Subsequently, it is determined whether the faults detected in the above processing have a value meeting a preset target fault detection rate (step S213). If so, the process returns to step S207.

On the other hand, if it is determined at step S213 that the target fault detection rate has not been met, the process detects whether there are any divided faults that have not been used to generate the test patterns (step S214). If so, the process returns to step S212.

If it is detected at step S214 that there are no faults that have not been used to generate the test patterns, the process detects whether there is any deferred list stored in the deferred-list storage means (step S215). If there is no deferred list stored, the process returns to step S207, and otherwise, the process returns to step S212.

The use of fault division for processing deferred lists as shown in this embodiment has the following effects.

In distributed processing using circuit division, the same fault may be simultaneously handled by a plurality of CPUs, but time is wasted if an attempt is made to simultaneously process the same fault in two circuits, especially with faults which cannot be detected easily.

Consequently, processing using deferred lists has a very large overhead because the time required to detect one fault in a deferred partial circuit is larger than that required to detect one fault in a partial circuit that is not deferred.

Processing deferred lists using fault division allows all CPUs to process the same circuit instead of different CPUs handling the same fault. This configuration avoids the overhead of different CPUs processing the same fault.

In addition, processing deferred lists using fault division is more efficient than the use of a single CPU to control the detection difficulty circuit located at the end of the sequence.

As described above, in accordance with the construction of this invention, the whole of a logic circuit is divided into a plurality of partial circuits for which test patterns are generated independently of each other. Hence the process of automatic test pattern generation and simulation of fault detection therewith is easy to distribute among a plurality of processors.

Furthermore, if index information is attached to the input terminals, the shared input terminals are made one based on the index information when the RTG test patterns according to the respective partial circuits are merged, so the merging of the RTG test patterns can be easily performed.

Furthermore, in this invention, the partial-circuit and fault information is created by the partial-circuit creating means, and the fault information for a partial circuit is output as a deferred list if the number of faults in the partial circuit is larger than a predetermined value. The ATG means then generates test patterns based on the fault information for the partial circuits other than the one whose fault information has been output as the deferred list, and then based on the fault information for the partial circuit output as the deferred list. Thus, in order to finish the fault detection processing when a predetermined target fault detection rate is reached, if the target fault detection rate is reached before a partial circuit that is not configured to allow faults to be detected easily is processed, this partial circuit need not be processed, thereby substantially reducing the processing time required for ATG using circuit division.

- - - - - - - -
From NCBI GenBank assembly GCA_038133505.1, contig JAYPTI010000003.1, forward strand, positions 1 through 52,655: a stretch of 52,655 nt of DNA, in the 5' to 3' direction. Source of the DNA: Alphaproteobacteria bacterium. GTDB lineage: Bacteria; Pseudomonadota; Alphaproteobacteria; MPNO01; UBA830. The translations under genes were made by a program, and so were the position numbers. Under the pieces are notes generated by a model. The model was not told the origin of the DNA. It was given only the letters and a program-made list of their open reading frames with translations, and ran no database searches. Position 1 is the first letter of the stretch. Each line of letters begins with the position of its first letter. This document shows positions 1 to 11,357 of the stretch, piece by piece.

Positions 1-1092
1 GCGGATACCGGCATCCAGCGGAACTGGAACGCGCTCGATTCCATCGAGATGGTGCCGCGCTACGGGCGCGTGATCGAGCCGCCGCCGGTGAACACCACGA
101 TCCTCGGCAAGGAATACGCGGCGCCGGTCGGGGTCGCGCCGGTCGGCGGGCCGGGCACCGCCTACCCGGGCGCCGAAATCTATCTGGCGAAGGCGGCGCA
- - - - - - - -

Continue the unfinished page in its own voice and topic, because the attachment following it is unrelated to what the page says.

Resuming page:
In addition, if the same fault that should have been processed in a partial circuit that is not configured to allow faults to be detected easily, is processed in a partial circuit that is configured to allow faults to be detected easily, the processing is first executed for the partial circuit faults which can be detected easily in order to detect faults therein, which are then excluded from the subsequent test pattern generation. As a result, the processing is not executed for the partial circuit faults which cannot be detected easily and which have been placed in a deferred list, thereby reducing the processing time required for the entire circuit division distributed ATG.

In addition, the number of faults that must be detected in a partial circuit placed in a deferred list does not necessarily indicate all of the corresponding undetected fault list, so the number of faults for processing can be reduced by calculating and specifying a fault detection rate required for this partial circuit.

While preferred embodiments of the present invention have been described, it is to be understood that the invention is to be defined by the appended claims when read in light of the specification and when accorded their full range of equivalent.

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Referenced by
Citing PatentFiling datePublication dateApplicantTitle
US6678739 *May 18, 2000Jan 13, 2004Nec Electronics CorporationSystem, method, and computer program product for compressing test pattern set
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Classifications
U.S. Classification714/728, 714/739
International ClassificationG01R31/3183
Cooperative ClassificationG01R31/318321
European ClassificationG01R31/3183C